The language of romance

Doug Gallant
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New release entitled Frank Sinatra, With Love brings together timeless ballads and swingin’ standards

Valentine’s Day is just around the corner.

That special day every February when we try to prove how much we love our significant others by buying them candy they shouldn’t eat, lingerie they would be embarrassed to wear, flowers that will trigger their allergies and jewelry they won’t wear in public because they’re afraid they’ll lose it.

How am I supposed to express my love if chocolates, lingerie, flowers and jewelry are off the table? you ask.

With music, of course.

What kind of music? you ask.

Punk? Metal? Hip-hop? Techno? Acid jazz? Country? What?

None of the above.

When it comes to the music of romance, you just can’t beat the classics.

And no, I’m not talking about the music of Beethoven, Bach, Mozart or Chopin.

I’m talking about the music of Ol’ Blue Eyes, Frank Sinatra.

While I stand to be corrected, I suspect Sinatra likely recorded more classic love songs during his career than anyone else in popular music.

And you’ll find some of his very best on a new collection released — would you believe it — just in time for Valentine’s Day this year.

Sinatra, With Love brings together timeless ballads and swingin’ standards from some of America’s greatest composers, people like Cole Porter, Sammy Cahn, Johnny Mercer, George and Ira Gershwin and Johnny Burke.

Virtually every piece of music on this record is timeless.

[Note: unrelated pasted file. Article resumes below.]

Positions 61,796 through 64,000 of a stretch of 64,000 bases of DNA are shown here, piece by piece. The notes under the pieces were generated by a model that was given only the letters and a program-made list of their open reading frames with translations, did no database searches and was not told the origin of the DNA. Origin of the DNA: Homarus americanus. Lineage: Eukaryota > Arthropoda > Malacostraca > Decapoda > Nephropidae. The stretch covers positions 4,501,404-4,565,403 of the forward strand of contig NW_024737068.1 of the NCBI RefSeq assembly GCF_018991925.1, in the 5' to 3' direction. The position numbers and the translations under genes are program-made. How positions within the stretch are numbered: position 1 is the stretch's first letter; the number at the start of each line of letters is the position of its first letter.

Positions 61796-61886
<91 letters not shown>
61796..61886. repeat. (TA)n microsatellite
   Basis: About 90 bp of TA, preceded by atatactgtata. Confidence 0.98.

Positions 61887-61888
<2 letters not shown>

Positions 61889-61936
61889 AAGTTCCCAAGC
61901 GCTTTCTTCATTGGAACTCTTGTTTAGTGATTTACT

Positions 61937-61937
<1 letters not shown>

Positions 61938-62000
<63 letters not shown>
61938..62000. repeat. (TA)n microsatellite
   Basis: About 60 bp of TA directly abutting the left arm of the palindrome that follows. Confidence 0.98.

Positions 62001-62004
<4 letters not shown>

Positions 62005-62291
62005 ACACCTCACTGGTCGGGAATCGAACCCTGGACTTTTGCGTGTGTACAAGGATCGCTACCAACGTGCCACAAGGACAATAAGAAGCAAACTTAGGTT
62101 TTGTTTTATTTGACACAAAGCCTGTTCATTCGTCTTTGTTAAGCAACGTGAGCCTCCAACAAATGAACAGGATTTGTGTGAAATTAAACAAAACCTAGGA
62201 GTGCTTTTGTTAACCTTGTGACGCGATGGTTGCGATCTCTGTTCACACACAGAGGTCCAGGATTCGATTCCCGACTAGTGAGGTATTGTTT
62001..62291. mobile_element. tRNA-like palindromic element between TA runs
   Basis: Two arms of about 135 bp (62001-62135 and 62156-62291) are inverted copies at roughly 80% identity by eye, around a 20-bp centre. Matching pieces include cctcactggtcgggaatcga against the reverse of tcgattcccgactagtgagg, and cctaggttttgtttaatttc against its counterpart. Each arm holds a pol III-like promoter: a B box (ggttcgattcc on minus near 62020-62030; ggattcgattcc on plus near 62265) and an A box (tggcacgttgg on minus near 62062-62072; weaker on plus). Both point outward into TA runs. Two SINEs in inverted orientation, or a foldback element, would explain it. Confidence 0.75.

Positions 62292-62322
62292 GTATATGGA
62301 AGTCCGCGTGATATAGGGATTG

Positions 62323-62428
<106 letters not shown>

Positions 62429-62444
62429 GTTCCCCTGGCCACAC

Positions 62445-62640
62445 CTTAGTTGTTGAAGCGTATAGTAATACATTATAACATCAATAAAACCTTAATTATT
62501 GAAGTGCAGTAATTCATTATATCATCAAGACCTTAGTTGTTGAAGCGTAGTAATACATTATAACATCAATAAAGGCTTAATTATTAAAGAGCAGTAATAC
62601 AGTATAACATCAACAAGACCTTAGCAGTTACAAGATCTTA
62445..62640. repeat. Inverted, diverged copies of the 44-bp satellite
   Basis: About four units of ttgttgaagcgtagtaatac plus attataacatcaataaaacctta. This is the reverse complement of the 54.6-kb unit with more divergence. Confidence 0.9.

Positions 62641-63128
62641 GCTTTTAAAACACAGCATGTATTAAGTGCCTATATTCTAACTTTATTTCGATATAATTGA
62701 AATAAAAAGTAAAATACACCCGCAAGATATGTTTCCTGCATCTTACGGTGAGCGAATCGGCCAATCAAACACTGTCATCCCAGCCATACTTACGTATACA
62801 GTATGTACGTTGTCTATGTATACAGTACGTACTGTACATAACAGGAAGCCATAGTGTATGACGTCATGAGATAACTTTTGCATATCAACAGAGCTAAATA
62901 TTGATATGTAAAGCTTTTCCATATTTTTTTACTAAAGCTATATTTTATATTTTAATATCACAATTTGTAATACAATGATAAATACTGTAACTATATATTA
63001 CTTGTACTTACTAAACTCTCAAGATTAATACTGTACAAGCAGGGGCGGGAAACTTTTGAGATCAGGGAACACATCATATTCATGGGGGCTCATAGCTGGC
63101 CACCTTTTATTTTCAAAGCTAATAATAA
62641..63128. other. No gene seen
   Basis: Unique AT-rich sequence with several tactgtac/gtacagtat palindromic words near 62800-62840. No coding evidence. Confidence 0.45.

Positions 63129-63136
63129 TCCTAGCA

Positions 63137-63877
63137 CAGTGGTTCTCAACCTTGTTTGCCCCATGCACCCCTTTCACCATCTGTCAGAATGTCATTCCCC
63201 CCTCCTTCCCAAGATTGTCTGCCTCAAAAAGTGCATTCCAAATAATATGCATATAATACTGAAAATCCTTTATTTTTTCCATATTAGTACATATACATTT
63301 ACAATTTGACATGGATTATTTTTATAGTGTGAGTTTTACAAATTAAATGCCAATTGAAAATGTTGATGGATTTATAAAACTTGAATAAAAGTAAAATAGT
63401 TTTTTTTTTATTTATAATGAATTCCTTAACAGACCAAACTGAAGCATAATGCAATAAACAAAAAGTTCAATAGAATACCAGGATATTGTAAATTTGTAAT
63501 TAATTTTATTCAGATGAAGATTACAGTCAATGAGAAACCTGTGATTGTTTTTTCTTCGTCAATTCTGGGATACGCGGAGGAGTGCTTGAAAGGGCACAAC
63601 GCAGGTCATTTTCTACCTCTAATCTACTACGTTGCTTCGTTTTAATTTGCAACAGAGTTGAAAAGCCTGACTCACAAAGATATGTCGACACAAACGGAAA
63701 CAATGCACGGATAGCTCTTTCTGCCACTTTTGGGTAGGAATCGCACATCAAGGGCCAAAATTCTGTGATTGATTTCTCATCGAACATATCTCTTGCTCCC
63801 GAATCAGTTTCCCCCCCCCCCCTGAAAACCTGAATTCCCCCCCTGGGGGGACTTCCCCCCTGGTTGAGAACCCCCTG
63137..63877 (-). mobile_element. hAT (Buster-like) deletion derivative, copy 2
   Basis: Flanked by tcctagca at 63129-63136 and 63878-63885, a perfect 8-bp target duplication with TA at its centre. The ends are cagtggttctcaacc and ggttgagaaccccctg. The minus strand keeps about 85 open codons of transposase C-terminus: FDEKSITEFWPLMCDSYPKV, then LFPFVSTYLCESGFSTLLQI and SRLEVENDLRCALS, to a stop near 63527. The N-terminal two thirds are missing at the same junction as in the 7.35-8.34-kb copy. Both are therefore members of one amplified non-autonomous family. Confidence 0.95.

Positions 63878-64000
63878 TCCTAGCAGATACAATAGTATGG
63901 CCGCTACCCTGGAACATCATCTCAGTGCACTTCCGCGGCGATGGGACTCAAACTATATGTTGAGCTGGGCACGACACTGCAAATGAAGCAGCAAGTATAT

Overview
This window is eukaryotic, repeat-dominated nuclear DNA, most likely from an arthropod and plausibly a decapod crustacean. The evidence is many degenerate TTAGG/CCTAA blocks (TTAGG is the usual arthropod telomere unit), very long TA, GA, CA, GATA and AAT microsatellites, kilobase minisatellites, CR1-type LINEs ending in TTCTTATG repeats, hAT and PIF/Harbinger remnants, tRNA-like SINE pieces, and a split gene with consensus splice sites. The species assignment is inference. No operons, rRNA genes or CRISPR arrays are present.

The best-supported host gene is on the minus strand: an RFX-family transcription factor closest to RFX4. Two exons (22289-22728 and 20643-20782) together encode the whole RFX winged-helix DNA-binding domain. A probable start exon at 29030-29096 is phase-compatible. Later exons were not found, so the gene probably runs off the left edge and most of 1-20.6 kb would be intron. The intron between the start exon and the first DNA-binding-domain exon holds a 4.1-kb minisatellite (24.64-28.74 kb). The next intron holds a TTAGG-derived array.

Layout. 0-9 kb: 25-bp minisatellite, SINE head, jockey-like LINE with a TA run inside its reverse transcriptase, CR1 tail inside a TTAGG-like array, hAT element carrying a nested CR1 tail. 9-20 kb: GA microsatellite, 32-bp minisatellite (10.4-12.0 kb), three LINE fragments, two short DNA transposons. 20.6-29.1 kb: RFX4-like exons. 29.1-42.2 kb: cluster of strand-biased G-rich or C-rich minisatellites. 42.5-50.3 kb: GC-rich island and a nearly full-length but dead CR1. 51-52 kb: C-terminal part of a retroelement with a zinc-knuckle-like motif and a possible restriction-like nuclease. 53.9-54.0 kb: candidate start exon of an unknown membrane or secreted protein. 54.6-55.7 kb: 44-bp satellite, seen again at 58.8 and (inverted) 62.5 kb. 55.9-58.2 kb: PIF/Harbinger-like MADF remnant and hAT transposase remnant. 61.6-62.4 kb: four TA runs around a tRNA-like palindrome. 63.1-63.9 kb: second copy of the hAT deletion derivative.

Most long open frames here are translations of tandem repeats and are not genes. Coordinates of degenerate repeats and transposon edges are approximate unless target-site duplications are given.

The Sinatra recordings for this set come from both his Capitol Records and Reprise years and include standards like From This Moment On, Just One Of Those Things, Nice ‘N’ Easy, Moonlight Becomes You, The Way You Look Tonight and It Had To Be You.

They showcase great performances by Sinatra and great arrangements by Nelson Riddle and Billy May.

In a career that spanned 60 years Sinatra performed on more than 1,400 recordings, earning 31 gold records, nine platinum records, three double-platinum records and one triple platinum records.

His timing was impeccable, his delivery was almost flawless and he had such tremendous presence. He was style personified.

The recordings on Sinatra, With Love capture all of that.

Rating: 3 1/2 out of 5 stars.


Dean Martin release

If Sinatra, With Love sounds like it might be of interest to you you might also want to check out the re-release of another collection, this one by one of Sinatra’s closest friends, fellow Rat Pack member Dean Martin.

Originally issued in 2010, Dean Martin: Essential Love Songs features 16 songs from Martin’s back catalogue which, while not as extensive as Sinatra’s, is still substantial.

Martin, who died in 1995, is well represented here by hits like You’re Nobody ‘Til Somebody Loves You, That’s Amoré and Innamorata and by romantic standards which lent themselves well to his cool, casual style like I’ve Grown Accustomed To Her Face from My Fair Lady, Dream A Little Dream Of Me and Just In Time.

Martin is recognized as one of the 20th century’s greatest entertainers for good reason.

And you’ll find that reason here.

Rating: 3 out of 5 stars.

And while I recommend both of these recordings as Valentine’s Day offerings for your beloved, you might still want to hedge your bets by packaging them with chocolates, lingerie, flowers and jewelry.


Doug Gallant, a reporter with The Guardian, writes his music review column for The Guardian every week. He welcomes comments from readers at or 629-6000, ext. 6057.

Organizations: Capitol Records, The Guardian

Geographic location: America

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